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Human Rights Violation Hearings
Type 1 M KOTA, HUMAN RIGHTS VIOLATIONS, SUBMISSIONS QUESTIONS AND ANSWERS
Starting Date 18 April 1996
Location EAST LONDON
Names MIKE KOTA
DR BORAINE: Thank you very much indeed. The hardworking Mr Ntsiki Sandi will help you in the questions, and I want you to know that we are very, very pleased that you are here and take your time as you tell your story. Thank you.
MR SANDI: Oh, as we are now talking we are talking to the mayor. Now are you telling me I should watch my steps as I talk to you? Mr Mayor now let's come back to this issue. Let us start exactly here. The family of Mahonga were you related to that, or was there a kind of friendship?
MR SANDI: Can I first understand about Sister Mahonga, what kind of a person are we talking about here? I don't think I know her, can you briefly tell us a picture of the person we are talking about here, Sister Mahonga.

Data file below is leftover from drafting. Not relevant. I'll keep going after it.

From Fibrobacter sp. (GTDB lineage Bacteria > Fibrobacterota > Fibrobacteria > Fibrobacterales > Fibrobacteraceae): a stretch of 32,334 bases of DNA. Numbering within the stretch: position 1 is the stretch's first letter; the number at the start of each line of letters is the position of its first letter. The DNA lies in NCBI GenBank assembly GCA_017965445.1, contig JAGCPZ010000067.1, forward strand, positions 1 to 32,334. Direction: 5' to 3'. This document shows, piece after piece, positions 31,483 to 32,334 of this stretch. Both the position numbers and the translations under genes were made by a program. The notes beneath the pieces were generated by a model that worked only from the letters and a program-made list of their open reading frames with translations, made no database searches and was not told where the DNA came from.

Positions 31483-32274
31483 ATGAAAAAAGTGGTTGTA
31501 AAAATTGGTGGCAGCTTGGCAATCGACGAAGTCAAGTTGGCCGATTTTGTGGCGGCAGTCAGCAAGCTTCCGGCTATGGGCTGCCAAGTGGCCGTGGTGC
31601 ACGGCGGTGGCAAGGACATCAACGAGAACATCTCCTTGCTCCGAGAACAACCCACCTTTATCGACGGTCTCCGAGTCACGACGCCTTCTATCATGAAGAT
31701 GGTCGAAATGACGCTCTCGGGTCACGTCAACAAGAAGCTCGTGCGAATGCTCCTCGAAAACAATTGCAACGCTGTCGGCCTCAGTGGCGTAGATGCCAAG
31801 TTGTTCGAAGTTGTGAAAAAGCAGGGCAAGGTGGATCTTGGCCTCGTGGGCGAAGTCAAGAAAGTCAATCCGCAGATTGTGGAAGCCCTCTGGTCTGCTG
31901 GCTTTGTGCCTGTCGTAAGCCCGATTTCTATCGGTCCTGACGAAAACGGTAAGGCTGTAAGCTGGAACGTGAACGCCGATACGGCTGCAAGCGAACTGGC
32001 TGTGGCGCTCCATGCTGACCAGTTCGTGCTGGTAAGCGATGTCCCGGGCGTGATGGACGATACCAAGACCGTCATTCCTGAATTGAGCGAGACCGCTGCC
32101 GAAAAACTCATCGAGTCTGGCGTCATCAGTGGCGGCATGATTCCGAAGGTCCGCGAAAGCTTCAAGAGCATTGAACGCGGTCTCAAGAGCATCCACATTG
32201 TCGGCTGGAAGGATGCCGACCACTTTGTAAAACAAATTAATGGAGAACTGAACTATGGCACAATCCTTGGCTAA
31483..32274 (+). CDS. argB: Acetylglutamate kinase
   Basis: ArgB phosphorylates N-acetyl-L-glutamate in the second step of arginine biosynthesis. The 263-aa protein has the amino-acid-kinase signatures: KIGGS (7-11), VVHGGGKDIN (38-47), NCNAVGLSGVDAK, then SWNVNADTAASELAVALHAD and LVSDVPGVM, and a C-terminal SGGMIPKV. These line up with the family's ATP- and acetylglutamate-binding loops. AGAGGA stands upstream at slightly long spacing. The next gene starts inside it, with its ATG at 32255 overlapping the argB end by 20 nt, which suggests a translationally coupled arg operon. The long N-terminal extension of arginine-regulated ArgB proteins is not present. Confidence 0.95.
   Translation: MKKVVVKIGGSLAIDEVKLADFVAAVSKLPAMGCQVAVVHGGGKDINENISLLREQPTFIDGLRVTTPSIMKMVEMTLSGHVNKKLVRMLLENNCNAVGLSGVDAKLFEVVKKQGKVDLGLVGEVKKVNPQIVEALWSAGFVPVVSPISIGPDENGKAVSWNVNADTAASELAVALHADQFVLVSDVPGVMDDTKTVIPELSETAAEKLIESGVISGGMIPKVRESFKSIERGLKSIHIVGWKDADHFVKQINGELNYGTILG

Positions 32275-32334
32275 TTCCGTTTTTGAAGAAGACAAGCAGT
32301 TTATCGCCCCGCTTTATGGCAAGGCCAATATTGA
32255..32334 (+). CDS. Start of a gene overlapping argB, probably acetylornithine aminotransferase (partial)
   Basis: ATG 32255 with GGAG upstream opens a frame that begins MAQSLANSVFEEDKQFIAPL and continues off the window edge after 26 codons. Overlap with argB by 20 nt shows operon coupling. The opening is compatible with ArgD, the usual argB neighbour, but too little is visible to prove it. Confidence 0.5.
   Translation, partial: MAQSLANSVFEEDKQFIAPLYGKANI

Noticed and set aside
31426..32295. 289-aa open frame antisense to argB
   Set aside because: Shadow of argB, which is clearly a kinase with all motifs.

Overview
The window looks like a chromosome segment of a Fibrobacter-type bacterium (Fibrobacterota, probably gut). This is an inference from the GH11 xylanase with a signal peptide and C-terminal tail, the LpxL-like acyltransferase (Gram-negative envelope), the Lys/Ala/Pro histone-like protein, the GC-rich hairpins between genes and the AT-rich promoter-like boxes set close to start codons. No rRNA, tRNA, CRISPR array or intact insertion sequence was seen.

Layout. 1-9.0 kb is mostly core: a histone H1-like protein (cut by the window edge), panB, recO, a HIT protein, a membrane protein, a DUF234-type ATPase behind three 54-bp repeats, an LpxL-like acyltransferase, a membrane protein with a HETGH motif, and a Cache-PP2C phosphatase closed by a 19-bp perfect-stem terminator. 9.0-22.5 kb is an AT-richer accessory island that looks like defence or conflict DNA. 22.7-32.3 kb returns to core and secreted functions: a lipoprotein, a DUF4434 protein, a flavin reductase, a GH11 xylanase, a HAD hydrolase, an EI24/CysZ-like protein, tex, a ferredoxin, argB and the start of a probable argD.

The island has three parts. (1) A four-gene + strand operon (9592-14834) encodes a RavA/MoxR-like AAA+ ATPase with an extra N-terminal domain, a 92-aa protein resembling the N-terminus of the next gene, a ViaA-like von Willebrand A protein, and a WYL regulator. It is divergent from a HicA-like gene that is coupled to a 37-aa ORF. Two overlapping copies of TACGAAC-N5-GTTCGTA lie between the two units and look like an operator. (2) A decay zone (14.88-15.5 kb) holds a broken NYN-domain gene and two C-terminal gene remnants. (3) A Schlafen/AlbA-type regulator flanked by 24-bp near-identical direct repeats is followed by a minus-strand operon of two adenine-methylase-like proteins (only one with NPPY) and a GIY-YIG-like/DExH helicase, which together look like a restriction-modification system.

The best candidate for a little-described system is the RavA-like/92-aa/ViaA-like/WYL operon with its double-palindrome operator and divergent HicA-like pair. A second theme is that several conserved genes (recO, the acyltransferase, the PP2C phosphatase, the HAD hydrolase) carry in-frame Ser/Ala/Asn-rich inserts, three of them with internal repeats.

MR KOTA: Sister Mahonga was a leader at the Seymour under the African National Congress, and she was really fighting against apartheid during that time, and she was also helping the government of Brigadier Gqozo. She was a member, she was actually a chairperson and at the same time she was a member of the Women's League at Border, it was in the ANC
organisation. There are many committees actually that she served. Some of those committees were really funded by the Netherlands. Well if I have to describe her she was a heroine and she was a leader.